Start watching
Tending Nature poster 2021

Tending Nature

Start watching

Southland Sessions

Start watching

Earth Focus

Start watching

Reporter Roundup

Start watching

City Rising

Start watching

Lost LA

Start watching
Your donation supports our high-quality, inspiring and commercial-free programming.
Support Icon
Learn about the many ways to support KCET.
Support Icon
Contact our Leadership, Advancement, Membership and Special Events teams.

Controversial Rooftop Solar Bill Passes State Senate

The Capitol in Sacramento | Photo: Franco Folini/Flickr/Creative Commons License

A bill to revamp the state's laws regulating how utilities treat rooftop solar that had been a target of pointed criticism by pro-solar groups passed a voice vote on the Senate Floor Monday. Its amendments have some solar advocates singing cautious praise.

Fresno-area Assemblyperson Henry Perea's Assembly Bill 327, which has attracted criticism for its enabling of a fixed monthly service fee payable to utilities, passed a State Senate floor vote by 27-6 Monday afternoon. (Six Senators had not yet voted at press time, so the final tally may change.)

Among amendments added to the bill since its last reading on Friday was the removal of a ceiling on the amount of solar energy that utilities are obligated to buy from their solar customers. By removing that ceiling, the bill would almost literally make the sky the limit for rooftop solar in California.

Under existing state law, utilities have a cap on the amount of solar energy they're obligated to buy from their customers with solar panels. That cap is set at 5 percent of each utility's maximum power demand. By removing that cap, the bill removes a significant looming obstacle to greater adoption of solar power in Calfornia..

"California is once again on the brink of making history and setting a new bar for solar power," said Bernadette Del Chiaro of the California Solar Energy Industries Association (CALSEIA). "With this bill, Governor Brown is saying he wants a future in which solar power is effectively unlimited and able to grow to help meet the state's climate goals."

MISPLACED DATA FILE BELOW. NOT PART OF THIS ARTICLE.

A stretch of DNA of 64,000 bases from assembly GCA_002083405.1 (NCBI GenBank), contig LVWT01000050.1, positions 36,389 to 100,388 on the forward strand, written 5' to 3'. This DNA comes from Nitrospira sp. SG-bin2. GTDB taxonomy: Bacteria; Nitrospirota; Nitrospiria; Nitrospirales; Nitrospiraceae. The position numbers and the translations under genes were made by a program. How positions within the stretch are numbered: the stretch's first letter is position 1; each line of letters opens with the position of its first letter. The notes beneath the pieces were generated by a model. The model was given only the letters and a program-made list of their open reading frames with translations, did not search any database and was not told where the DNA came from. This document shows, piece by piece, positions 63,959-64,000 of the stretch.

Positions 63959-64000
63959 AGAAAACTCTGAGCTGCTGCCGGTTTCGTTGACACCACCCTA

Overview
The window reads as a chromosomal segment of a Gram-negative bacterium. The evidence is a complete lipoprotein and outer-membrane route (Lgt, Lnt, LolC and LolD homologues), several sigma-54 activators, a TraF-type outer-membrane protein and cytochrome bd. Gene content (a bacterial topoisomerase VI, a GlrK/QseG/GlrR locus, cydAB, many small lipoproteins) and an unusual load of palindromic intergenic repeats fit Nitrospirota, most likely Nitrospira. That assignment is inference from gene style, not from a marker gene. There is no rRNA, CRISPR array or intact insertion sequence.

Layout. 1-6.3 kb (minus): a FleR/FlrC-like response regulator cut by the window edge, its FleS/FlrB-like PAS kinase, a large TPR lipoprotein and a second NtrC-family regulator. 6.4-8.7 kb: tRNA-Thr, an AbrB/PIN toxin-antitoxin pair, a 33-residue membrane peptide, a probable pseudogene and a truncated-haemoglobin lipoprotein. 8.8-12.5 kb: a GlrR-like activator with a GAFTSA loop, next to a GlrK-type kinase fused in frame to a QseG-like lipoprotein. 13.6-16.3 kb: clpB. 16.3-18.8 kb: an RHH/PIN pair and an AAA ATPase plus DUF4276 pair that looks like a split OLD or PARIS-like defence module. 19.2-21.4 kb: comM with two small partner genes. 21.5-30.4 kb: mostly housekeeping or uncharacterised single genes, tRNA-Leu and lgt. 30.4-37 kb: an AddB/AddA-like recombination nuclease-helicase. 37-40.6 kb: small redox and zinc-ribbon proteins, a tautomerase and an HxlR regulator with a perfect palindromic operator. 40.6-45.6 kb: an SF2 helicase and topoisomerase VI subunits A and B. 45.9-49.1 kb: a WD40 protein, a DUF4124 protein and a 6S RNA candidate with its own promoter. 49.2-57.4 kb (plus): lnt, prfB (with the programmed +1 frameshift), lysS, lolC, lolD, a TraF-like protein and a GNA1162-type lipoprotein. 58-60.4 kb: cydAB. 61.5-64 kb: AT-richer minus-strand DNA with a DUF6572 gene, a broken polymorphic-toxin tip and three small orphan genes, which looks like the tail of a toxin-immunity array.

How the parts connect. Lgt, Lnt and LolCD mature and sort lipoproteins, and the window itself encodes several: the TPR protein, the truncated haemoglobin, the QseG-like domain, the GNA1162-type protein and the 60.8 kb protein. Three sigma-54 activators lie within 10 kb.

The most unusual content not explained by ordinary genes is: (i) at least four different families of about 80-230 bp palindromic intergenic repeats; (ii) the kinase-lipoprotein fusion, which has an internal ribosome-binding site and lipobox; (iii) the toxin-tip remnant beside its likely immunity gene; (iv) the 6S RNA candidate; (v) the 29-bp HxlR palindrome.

That's quite a departure from environmentalist interpretation about earliier versions of the bill. Groups such as the Sierra Club and Presente.org had slammed earlier drafts as being part of a utility company stealth attack on rooftop solar.

The bill, whose Senate version now difers substantially from its Assembly counterpart, goes to the Assembly for approval. If the Assembly approves the amendments in a concurrence vote, which seems likely, the bill then goes to Governor Brown's desk for signing.

The controversial monthly grid access charge that has attracted the ire of solar and civil rights groups remains in the version of the bill approved by the Senate. Utilities have maintained that such a fee would correct an imbalance in rate structures that allow rooftop solar panel customers to use the grid as backup without paying their fair share of the costs of upkeep of that grid. That's a contention that solar advocates hotly dispute.

At press time, ReWire was unable to determine whether a second controversial measure in the bill -- which would give the California Public Utilities Commission (CPUC) authority to unilaterally renegotiate net metering contracts across the state -- also remained in the bill.

Though Del Chiaro expressed reservations to ReWire about the fixed charge for utiility customers, she was sanguine about its inclusion in the final Senate version of the bill. "The bill doesn't order the CPUC to set that charge," said Del Chiaro. "It merely authorizes them to do so, and gives the Commission a lot of leeway in implementing the charge should they decide to do so." Del Chiaro added that the CPUC could set a minimum bill rather than an additional, across-the board charge to answer utilities' concerns about ratepayer fairness.

The amended bill is likely to see an Assembly floor vote this week.

Support Provided By
Support Provided By
Read More
Tax documents on a table

SoCal Taxpayers Warned of New Round of COVID-19 Scams

The Internal Revenue Service today warned Southland taxpayers about a new wave of COVID-19-related scams as the agency delivers the second round of Economic Impact Payments.
A young girl with a red shirt plays with her parents

The U.S. Healthcare System is Broken, Middle-Class Families with Disabled Members Fight with the Power of Their Stories

For middle-class parents of disabled children, good income and great insurance are still not enough to cover the vast holes in U.S. healthcare.
un mazo de juez de madera

Justicia retrasada: tribunales abrumados por el atraso de la pandemia

Desde la manutención de los hijos hasta el fraude de seguros, los casos judiciales se retrasan en todo California. Solo la mitad de los casos civiles y penales se resolvieron el verano pasado en comparación con las cifras anteriores a la pandemia. “La justicia no se ha cerrado. La justicia se ha ralentizado”, según un grupo de abogados.